Please Kill Me,
We live in a time of historically high acceptance and rejection—socially and ideologically (if you’re in the West, anyway). All at once swathes of multi-generational hordes have come out in support of things that previous generations may have thumbed their noses at (if they could fathom our newer concepts at all).
Though there are the undoubted bigots, stubborn-folk, and contrarians; matters of race, gender, and religion have increasingly found sound footing in the hallowed halls of our governments, institutions, and social realms.
Sure, there’s a long way to go but I believe that the fact we’re now willing to discuss and legislate on these matters is a far cry from the “tar-and-feather-and-shame” methods of years past.
If you wish to identify as a pansexual-Martian with undertones of a non-binary reptilian—there are legitimate forums that would happily lend their ears (and cautiously avoid dead-naming you “XRanthum-Minus-T, from Windmill, Kentucky).
That’s the good news. Like it or not, identity is something categorical that deserves discussion (of which can range across the spectrum of “logical” and “bat-shit crazy”). That’s the price we pay for needed dialogue—sometimes the weirdos get in. Equality means you get the crap too. And no group is above foolishness.
On the other hand, we seem to have taken a step back on the ideological front (hinting at a certain level of superficiality that I won’t get into). Whereas Billy Ray Bob would widely be accepted as Genisus-K Wormworth, of the Sterillix Galaxy—the moment ole’ GKW slips some whiskey fingers on the “Tweet” button with an unpopular opinion, we’re right back to the medieval times—taring, feathering, and shaming.
It’s an odd contrast for a culture that emphasizes acceptance. But I’m not here to stand behind a podium and preach to those who’ve already made up their minds (and are subsequently seething because they haven’t seen anything they can use for their own selfish reasons).
The above thoughts got me thinking about character and how I often approach writing protagonists and antagonists that don’t align with my own world view. To be honest, if you’re going to write fiction from your sole perspectives and interpretations—it’s propaganda, not art. But I digress.
Firstly, it should be said that I’m probably not the average consumer of content. Rather than drown myself in the multi-tiered availability of the particular strain of entertainment I prefer (and we all have our favorites), I make a point to indulge in things that are mostly foreign to me: movies, shows, articles, novels, comics, self-indulgent non-fiction, etc.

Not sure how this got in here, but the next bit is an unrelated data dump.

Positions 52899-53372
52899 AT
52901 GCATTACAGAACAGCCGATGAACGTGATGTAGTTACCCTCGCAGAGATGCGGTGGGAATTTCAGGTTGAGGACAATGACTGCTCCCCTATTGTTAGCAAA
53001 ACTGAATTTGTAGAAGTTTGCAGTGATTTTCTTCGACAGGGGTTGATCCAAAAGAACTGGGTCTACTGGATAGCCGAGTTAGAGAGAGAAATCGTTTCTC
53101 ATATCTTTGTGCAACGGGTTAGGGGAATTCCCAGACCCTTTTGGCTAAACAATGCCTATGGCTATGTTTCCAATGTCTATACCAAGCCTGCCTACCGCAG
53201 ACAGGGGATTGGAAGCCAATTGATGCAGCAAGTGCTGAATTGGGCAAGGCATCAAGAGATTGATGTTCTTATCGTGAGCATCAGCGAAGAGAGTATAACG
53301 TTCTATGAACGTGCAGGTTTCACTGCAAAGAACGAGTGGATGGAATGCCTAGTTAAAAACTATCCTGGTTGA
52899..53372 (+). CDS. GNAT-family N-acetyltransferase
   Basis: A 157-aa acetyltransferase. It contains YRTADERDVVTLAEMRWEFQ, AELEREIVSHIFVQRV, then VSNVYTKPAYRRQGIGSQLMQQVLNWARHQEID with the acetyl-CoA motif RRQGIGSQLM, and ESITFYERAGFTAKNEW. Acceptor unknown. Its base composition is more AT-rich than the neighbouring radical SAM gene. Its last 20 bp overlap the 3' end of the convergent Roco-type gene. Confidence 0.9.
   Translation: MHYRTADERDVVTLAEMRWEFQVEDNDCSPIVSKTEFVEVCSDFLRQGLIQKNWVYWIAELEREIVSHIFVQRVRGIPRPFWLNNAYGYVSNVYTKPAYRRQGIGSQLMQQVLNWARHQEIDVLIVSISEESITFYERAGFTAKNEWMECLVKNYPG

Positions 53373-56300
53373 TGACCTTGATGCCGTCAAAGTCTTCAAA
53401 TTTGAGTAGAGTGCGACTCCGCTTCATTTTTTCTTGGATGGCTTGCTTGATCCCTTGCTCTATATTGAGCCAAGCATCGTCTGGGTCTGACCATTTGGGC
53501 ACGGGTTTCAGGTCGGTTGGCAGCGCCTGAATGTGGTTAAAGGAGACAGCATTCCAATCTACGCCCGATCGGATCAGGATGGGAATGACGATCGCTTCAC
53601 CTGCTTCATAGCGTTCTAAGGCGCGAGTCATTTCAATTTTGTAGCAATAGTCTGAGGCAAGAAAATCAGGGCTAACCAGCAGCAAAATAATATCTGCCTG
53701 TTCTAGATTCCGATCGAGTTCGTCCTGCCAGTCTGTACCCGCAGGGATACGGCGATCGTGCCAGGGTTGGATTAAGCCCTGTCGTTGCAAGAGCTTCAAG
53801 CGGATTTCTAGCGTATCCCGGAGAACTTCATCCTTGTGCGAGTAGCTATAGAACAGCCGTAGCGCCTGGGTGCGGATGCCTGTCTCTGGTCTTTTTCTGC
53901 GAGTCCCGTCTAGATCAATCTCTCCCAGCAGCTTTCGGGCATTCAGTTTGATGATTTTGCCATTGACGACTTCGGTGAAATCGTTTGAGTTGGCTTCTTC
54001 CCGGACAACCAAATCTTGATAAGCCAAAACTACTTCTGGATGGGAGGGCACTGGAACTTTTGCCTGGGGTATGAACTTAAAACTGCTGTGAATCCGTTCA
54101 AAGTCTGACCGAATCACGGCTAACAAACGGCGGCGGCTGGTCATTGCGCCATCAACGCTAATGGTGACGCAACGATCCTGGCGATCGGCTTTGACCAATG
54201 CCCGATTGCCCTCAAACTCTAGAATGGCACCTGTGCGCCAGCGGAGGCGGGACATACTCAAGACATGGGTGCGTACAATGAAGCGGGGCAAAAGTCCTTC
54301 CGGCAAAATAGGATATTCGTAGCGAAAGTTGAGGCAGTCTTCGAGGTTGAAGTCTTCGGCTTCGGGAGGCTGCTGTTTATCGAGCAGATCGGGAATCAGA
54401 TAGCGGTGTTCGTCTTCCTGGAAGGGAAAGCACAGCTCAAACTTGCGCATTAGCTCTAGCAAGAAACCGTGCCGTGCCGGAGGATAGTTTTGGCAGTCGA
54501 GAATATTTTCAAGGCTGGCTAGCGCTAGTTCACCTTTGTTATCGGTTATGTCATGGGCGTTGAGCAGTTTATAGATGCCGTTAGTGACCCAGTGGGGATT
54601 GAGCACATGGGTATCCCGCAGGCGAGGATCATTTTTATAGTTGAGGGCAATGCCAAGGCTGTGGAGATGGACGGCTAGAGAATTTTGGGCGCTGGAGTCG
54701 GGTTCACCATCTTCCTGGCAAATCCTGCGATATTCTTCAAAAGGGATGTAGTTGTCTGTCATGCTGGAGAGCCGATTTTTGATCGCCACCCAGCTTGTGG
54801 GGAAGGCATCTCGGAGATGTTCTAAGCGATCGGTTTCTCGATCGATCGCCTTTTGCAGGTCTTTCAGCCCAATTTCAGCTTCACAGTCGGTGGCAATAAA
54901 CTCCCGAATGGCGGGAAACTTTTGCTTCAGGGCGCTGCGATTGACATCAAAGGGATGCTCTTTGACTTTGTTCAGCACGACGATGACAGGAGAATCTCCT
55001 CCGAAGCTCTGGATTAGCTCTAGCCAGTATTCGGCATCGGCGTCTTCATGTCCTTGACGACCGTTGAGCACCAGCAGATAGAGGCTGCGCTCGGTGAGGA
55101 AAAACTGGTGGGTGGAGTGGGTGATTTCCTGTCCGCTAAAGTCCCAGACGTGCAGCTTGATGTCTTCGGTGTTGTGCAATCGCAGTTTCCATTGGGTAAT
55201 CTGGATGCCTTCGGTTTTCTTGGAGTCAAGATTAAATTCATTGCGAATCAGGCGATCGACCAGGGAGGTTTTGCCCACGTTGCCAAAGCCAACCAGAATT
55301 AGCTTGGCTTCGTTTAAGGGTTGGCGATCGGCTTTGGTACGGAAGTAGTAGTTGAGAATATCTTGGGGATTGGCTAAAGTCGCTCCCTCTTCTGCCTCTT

I can even admit that I follow gangs of popular pundits and randoms (on whichever side of the aisle) that I find myself disagreeing with on fundamental levels.
Why do I subject myself to this, you ask? (#YouDidn’t)
Because I’ve long accepted that I don’t know everything. Something isn’t true just because it “feels” or “sounds” right or supports my preconceived notions. I don’t indulge in my own spiraling thoughts as a springboard for societal projection or imposition of my perspective on unwitting others.
I accept that there are different thoughts out there. I accept that I’m not always right. I accept that life has more “gray-area” and nuance than we like to admit.
Whether or not I agree (or like/dislike) something that someone is spouting off, I always try to understand their position (as best I can) and have even gone so far as to personally inquire with them—encouraging them to explain their logic. They may not be evil. They may just be different.
Don’t we live in a time where “different” should be more widely accepted and peacefully discussed? Ask GKW—the anti-abortionist or Billy Ray Bob—the anti-gun legislator how they feel about expressing their opinions in public.
But at least they get parades and rallies, right?
Great job, society! (*slurps sarcasm*)
This isn’t some self-flagellating act of sadism. It’s natural curiosity. More often than not, you’d be surprised by how those with opposing views are willing to expand on their logic (or lack thereof).
There’s a certain “ah-ha!”-moment that follows when any of these interactions go civilly. Even more surprising is how often their positions derive from a reliably human place (obviously excluding the culture-vultures, just looking to troll and stir the pot).
This brings me all the way around to writing (I’m pretty sure that’s the premise of this website). Understanding a variety of thoughts, minds, and perspectives is crucial to creating impactful fiction that births meaningful dialogue from within the culture.
Sure, some people just want to be entertained and some people just want to entertain—but I’d like to think that creativity as a whole is deeper than that. Culture matters when devising substance. Substance matters when understanding culture. People and their perspectives matter when embodying both.
Sure, entertainment for entertainment’s sake is fine but if you’re looking to establish a body of work that makes a difference and starts conversations (which all art should ultimately do) then you’re better off starting from a balanced perspective that doesn’t ignore the thoughts dwelling beyond your own boiling brain matter.
But that’s just my opinion.
I’m open to discussion.
Until Next Time,